The pages below cover the array of local governments that directly serve Arden Arcade. Our community is just one of many unincorporated areas in Sacramento County for which typical municipal government services - that would normally be provided by cities - are the responsibility of Sacramento County.
Throughout the state, School Districts - not cities and not counties - run public schools at the local level. By law, counties have a coordinating role and are supposed to pick up the odd pieces (like schools for juvenile delinquents, say) that don't fit well in traditional learning situations.
Ordinarily, a highly developed, heavily-urbanized close-in suburb like Arden Arcade would have its own local government - its own Mayor and City Council - to focus on local priorities. But, no, not in Sacramento County, which has steadfastly clung to the notion that the Board of Supervisors, and only the Board of Supervisors, could possibly govern (AKA "control") the 100,000 residents of Arden Arcade and guide (AKA "derive tax revenues from") the area's significant local economic activity. Sadly, the reality is more like the Board of Supervisors have managed to keep unincorporated area residents at arms length while milking the blessings of the economic activity for all it is worth (media praise, campaign contributions, subsidies for areawide responsibilities imposed by the state, etc.). The status quo, then, is really about the County's retention of power, not about improving the quality of life for the citizens and about returning value to the power elite instead of the taxpayers. There are 482 cities in California, 2/3 of which have less people than we do. Yet they are empowered with democratic representation and local control. Our community, having less than 1/3 of our Supervisor's constituents and with a Supervisor who has but one vote on a governing body that requires 3 votes to do anything, has an undemocratic municipal government and lacks local control.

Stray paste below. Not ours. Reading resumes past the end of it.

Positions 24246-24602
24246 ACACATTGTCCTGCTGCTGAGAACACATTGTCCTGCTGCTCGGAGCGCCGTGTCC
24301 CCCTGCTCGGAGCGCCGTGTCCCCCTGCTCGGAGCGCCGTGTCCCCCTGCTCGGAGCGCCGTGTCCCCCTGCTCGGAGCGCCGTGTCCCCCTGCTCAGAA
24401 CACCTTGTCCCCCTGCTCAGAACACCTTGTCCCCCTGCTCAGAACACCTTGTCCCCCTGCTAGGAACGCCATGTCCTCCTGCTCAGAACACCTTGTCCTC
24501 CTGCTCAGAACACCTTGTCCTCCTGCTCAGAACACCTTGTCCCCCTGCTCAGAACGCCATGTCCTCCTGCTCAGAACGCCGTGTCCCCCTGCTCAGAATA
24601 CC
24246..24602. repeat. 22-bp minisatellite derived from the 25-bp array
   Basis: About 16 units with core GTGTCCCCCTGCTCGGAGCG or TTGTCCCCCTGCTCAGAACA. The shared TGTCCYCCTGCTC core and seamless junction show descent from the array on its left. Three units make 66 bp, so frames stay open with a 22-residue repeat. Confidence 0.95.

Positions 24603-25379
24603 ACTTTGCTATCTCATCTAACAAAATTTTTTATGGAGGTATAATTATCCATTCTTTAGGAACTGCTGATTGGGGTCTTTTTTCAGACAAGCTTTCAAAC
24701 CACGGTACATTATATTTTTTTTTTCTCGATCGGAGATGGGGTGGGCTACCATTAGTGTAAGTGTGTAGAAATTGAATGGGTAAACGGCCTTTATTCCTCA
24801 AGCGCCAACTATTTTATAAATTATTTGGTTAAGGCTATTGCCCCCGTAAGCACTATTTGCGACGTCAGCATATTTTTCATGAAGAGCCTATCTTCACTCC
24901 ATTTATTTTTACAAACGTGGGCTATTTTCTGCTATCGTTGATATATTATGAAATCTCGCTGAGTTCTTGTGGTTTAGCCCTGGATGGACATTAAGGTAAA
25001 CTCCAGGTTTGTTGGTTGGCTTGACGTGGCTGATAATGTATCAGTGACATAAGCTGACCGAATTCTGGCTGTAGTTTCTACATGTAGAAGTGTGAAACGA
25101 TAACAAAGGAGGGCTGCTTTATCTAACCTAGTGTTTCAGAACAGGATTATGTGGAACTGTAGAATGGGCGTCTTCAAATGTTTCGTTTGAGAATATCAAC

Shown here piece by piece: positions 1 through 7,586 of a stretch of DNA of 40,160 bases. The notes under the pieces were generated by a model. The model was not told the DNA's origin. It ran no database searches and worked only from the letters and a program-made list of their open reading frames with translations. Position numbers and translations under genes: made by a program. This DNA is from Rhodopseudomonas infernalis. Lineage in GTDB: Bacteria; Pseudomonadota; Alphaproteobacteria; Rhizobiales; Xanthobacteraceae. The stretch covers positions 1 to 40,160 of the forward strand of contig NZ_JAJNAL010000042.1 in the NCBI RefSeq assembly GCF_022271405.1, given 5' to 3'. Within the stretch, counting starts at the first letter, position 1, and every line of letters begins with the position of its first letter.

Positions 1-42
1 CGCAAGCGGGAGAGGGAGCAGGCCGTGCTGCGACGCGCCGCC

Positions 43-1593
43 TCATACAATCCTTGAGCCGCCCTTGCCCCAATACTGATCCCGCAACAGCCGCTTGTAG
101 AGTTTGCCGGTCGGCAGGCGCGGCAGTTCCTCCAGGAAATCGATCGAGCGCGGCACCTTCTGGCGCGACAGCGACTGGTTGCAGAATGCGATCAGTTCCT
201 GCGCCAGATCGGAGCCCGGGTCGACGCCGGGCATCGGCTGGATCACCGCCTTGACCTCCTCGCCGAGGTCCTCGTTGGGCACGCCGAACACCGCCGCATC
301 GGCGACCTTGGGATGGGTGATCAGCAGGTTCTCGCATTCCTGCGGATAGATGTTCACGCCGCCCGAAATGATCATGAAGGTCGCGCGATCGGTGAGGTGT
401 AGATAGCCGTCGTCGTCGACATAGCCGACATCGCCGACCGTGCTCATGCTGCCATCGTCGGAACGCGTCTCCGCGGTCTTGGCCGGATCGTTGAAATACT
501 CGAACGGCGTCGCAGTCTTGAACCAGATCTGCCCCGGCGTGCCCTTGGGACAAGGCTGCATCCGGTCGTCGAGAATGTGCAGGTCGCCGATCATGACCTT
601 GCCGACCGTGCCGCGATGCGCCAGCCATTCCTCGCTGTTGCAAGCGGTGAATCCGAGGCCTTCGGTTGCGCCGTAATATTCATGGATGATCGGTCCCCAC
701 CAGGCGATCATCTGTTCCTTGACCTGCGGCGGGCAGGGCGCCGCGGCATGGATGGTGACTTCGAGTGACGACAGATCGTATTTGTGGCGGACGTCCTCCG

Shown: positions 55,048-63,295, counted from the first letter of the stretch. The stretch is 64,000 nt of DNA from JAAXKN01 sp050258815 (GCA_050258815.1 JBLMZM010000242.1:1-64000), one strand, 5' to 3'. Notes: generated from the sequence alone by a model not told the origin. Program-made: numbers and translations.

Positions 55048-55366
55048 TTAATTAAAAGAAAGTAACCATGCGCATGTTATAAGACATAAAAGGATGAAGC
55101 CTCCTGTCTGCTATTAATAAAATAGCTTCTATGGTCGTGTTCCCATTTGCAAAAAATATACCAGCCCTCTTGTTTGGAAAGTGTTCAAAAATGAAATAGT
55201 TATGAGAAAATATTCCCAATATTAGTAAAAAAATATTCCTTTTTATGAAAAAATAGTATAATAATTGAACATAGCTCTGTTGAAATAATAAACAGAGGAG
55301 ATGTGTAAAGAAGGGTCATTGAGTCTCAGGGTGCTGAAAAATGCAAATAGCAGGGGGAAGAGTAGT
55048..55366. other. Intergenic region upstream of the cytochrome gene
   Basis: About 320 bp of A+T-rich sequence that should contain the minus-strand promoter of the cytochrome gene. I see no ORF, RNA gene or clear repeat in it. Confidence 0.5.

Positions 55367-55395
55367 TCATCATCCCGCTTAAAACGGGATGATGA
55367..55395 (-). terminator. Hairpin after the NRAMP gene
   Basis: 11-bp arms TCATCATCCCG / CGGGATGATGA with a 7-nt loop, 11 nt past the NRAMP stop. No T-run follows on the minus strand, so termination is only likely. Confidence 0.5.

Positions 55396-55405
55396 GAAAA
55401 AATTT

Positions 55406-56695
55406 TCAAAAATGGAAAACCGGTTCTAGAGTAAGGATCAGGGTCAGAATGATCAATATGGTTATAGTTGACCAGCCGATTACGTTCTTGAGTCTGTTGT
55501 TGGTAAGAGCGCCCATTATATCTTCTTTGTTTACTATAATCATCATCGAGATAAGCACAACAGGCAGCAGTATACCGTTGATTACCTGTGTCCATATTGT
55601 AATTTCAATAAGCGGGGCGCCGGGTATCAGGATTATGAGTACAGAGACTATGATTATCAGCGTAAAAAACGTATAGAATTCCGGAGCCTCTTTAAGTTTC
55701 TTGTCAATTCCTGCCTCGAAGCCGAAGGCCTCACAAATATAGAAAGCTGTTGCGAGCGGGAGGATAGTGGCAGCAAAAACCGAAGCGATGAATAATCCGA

As a result, over the years the citizens of Arden Arcade have had to fend for themselves for services that the County either forgot about or did not care to provide. As allowed by state laws, they thus created several special districts to see to the provision of parks, water supply, fire protection and so on. Outsiders, particularly those who live in - and expecially those who control - old, large cities (like Sacramento, for example) might wonder at the substantial array of special districts that serve our community. Those of us who live, work, and/or have businesses here know the districts are there because locals want and support them.